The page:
You’ll see this with the nursing staff. You’ll know a good nurse. It’s not the nurse who calls and says, “Hey, John, Mr. Smith’s got a headache what would you like me to do?” I like the nurse to say, “Mr. Smith has a headache, I’d like to give him 650 of Tylenol. Is that okay?” They’re telling me what they want to do, but then getting my permission at the same time. That’s an advanced thinker.

As an advanced clinician, you have to be an advanced thinker. You have to think critically in healthcare, especially in emergency medicine. Don’t be a wimp. Don’t be afraid to make a mistake. That’s the only way you’ll really grow! Too many people have too much ego invested in what they’re doing because they don’t realize something. Medicine isn’t about me and it isn’t about you. Medicine is about our patients.

Guys, I’m saying this from experience. I’m saying this as a guy who’s a recovered egomaniac. I’m not saying I’m not completely fixed because I still struggle. I can tell you this though. I know that medicine isn’t about me. Medicine has always been about my patients. It’s not about me and it’s not about you.

Being wrong is part of the growth process. If your ego is so fragile that you can’t be wrong, you will struggle. You will struggle tremendously. Your growth will be slow. You’re going to make a lot of mistakes and when you make an ego-based mistake, you will defend it very aggressively.

Again, guys, I’m speaking from experience.

Don’t be afraid to be wrong; as long as you are talking to your doc, you have a safety net. You’re allowed to be wrong. You will learn better, because you won’t make that same mistake. You’ll be more on the ball.

The Five Levels of Tell-Ask

There are five different levels of initiative within the tell-ask tool.

  1. The first level of initiative is go into an emergency room and just sit in a corner, and you sit there until someone tells you to do something. Unfortunately, that’s what some people do. A horrible level of initiative.
  2. The second level is to ask if you can go see a patient. “Hey, can I go see that patient?”
  3. The third level is the tell-ask. You tell your supervisor, “Hey, I’m going to see this patient. Is that okay?” You have to get involved.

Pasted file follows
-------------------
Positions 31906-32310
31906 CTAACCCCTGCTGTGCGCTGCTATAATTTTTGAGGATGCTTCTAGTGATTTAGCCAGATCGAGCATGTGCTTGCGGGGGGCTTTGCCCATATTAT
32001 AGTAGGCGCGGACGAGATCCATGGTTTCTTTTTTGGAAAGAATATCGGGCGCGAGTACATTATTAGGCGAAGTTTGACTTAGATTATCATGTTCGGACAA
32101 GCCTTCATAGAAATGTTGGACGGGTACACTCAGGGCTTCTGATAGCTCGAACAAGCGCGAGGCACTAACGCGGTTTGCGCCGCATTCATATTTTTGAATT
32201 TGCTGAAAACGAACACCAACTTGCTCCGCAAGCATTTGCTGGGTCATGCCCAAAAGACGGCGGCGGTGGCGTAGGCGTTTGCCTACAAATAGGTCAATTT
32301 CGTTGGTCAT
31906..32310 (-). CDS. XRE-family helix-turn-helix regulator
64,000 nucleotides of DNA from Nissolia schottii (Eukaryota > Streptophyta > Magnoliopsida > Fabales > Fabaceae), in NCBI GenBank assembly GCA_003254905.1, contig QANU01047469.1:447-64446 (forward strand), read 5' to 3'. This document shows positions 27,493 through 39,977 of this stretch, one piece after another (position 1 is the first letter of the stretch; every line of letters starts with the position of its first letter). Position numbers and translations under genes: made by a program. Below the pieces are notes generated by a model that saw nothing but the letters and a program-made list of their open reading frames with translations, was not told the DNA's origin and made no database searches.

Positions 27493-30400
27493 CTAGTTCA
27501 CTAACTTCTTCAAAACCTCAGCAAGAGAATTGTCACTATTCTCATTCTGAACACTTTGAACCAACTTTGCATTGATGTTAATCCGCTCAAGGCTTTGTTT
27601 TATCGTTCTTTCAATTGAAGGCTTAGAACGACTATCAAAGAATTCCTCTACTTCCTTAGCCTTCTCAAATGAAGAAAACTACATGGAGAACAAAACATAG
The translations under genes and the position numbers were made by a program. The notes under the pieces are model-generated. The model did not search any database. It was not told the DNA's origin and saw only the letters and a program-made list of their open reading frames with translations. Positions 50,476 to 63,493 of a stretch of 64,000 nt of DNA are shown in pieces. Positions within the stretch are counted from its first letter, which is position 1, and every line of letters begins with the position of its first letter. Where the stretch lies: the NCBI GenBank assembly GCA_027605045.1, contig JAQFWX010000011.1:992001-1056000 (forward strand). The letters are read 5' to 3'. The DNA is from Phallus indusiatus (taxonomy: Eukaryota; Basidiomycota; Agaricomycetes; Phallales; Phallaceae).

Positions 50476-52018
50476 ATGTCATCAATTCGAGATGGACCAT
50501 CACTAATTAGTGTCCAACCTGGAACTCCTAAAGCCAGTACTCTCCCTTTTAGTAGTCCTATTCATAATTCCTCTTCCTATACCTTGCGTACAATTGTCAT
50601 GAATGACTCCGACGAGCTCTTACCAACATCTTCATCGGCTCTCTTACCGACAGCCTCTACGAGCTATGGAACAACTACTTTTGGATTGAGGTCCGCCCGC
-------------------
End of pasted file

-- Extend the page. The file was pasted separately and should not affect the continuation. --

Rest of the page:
4. The fourth level’s where you just do it, and then seek counsel immediately after.
  5. The fifth level is where you just do it. You just do it and you don’t even seek counsel.

Now, I’ve been a PA for 20 years and I’ve always worked critical access emergency medicine, so that’s really the level I’m used to functioning at. Most advanced practitioners don’t, nothing wrong with that. But the tell-ask has been a very valuable tool for my growth. It’s been very valuable when I’ve worked with students to get them to use critical thinking in their medical practice, beginning with their SOAP notes.

Again, you have to surrender your ego for the betterment of your patient. As a speaker, I realized something. When I have the privilege to share what I’ve learned with others, it’s not about me. It’s about the students. How can I optimally affect them? And I know all the docs, the PAs, the nurse practitioners that we have speaking for us at the Emergency Medicine Institute feel exactly the same way. We’re kindred spirits; our job is to serve without ego.

A really good social media post or podcast encourages a dialogue. The things I’m going to share with you, or guest speakers are going to share with you, are meant to encourage a conversation. Let’s carry this dialogue forward, okay? Let us know how this is working for you, especially if you work emergency medicine or any kind of acute present.